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Aspects of Malawi 6: In the wild in Malawi

To stimulate discussion about the benefits and drawbacks of living alongside wild animals.

by Helen Redfern

Suitable for Whole School (Pri)

Aims

To stimulate discussion about the benefits and drawbacks of living alongside wild animals.

Preparation and materials

  • The leader plays the role of a TV presenter and four readers take on the other roles.
  • Photographs are available to download to accompany this assembly.

Assembly

  1. Leader:  Good afternoon, and welcome to this week’s episode of Difficult Dilemmas. Today, we visit Malawi and think about elephants, hippos and crocodiles.

    We ask the question: Dead or Alive? We meet four people with four very different opinions. Let’s welcome our first guest: a representative of the local people of Malawi.

    Reader 1:  The population of Malawi is growing all the time and we need to clear more land for building houses and growing our crops. But the elephants come back to the land and trample on our crops and damage our homes. We try to chase them away. One day, my neighbour threw stones at an elephant to frighten it away but it got mad and attacked him with its tusks, knocked him to the ground and trampled him to death. We hate the elephants for all that they do to us.
    At the market, we hear stories about how hippos and crocodiles are attacking the people that go to the river to wash their clothes and fetch water. The government want to protect these animals but we say – what about protecting the people of Malawi?
  2. Leader:  Thank you. Let’s now meet someone with a very different opinion: a representative of the tourist industry.

    Reader 2:  Tourism is an important way of bringing money into our country and what do the tourists come to see? The animals, of course – particularly the elephants, the hippos and the crocodiless. The Shire River has more hippos than anywhere else in the world. 
    There are many jobs created by the hippos: for the people who drive the boats and jeeps, the people who work in the hotels and camps, the people who look after the park and the animals in it. Malawi needs these animals to attract people to visit our beautiful country and spend their money here.
  3. Leader:  Thank you. This next individual not only thinks that these animals should be killed, it is his job to kill them. Let’s hear from a representative of the hunters and poachers.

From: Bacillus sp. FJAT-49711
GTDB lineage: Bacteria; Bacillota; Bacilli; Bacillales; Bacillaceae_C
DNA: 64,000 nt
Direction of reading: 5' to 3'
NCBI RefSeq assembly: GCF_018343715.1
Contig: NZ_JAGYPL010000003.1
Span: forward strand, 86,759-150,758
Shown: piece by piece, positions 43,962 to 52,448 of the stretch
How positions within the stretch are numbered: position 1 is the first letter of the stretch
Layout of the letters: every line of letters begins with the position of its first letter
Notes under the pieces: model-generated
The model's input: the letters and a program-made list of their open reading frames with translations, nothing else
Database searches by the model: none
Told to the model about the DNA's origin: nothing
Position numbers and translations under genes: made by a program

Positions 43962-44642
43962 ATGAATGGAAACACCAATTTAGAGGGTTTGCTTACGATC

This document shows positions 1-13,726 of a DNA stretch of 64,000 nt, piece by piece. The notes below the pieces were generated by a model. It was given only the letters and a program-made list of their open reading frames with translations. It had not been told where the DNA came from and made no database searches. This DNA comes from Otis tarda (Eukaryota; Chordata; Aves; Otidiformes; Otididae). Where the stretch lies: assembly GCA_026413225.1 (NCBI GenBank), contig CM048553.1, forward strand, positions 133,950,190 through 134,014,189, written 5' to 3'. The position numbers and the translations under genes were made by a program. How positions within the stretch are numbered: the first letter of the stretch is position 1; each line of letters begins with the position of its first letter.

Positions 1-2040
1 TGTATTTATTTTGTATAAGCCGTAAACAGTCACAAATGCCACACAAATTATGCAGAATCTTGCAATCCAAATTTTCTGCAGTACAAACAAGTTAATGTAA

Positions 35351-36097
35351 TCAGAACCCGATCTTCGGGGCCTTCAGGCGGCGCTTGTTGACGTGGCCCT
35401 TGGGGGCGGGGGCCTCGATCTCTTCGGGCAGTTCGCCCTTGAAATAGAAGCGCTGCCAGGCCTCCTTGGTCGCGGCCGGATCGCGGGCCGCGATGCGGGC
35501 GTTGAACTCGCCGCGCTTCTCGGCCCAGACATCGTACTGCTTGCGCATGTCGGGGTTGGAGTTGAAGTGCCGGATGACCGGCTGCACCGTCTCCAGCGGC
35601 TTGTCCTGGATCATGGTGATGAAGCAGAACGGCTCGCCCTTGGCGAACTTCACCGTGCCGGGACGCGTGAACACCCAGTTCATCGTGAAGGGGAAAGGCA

Reader 3:  This is our country, our land, and it is up to us what we do with the animals that live there. Some of us kill the animals for the government to keep the numbers down. Some of us kill the elephants illegally for their tusks, so that we can sell them and get enough money to feed our families. I run a crocodile farm and kill the crocs to make the handbags and shoes that the rich people from the West will pay lots of money for. This is our work; without it, our families would not survive.
  4. Leader:  Thank you. Finally we meet a wildlife protector and hear what he has to say.

    Reader 4:  One thing is for sure – if the illegal killing of these animals continues, there will no longer be any elephants, hippos and crocodiles in Malawi. Surely we cannot let this happen.

    My job is to find ways in which the people and the animals of Malawi can live side by side in harmony.

    One way to stop elephants eating crops is to plant rows of chilli plants in between the crops. The elephants will then stay well away and the growers can also sell the chillies at the market. Many villages have begun to do this with great success.

    We work closely with the game parks to provide secure fencing around the reserves to keep animals such as hippos in. We have to educate the local people not to make holes in the fences to get through to collect firewood. If they can get in, the hippos can get out.

    We also go round villages with a video to show the people how to approach the river safely to reduce the risk of crocodile attacks. Crocs only attack humans if there is not enough for them to eat in the river, so we have to teach the local people to fish responsibly.
  5. Leader:  Thank you. We have heard four very different points of view from four very different people.

    So what do you think? Who thinks the elephants, hippos and crocodiles should be killed? Who thinks the elephants, hippos and crocodiles should be protected?

    These are not easy questions to answer and we hope that the people of Malawi come up with a solution.

    Thank you for watching Difficult Dilemmas. Goodbye from all of us.

Time for reflection

This is the last assembly in our series on Malawi. We have learnt so much about life there.

Take time to imagine what it might be like to live alongside wild animals in Malawi. It must be quite scary at times!

As we consider the country of Malawi (for the last time), let us open our minds to learn from how the people live and work and play.
Let us open our hearts to appreciate all that we have.
Let us open our imaginations to help the hopes of the people of Malawi become realities.

Song/music

‘He’s got the whole world’ (Come and Praise, 19)

Publication date: February 2010   (Vol.12 No.2)    Published by SPCK, London, UK.
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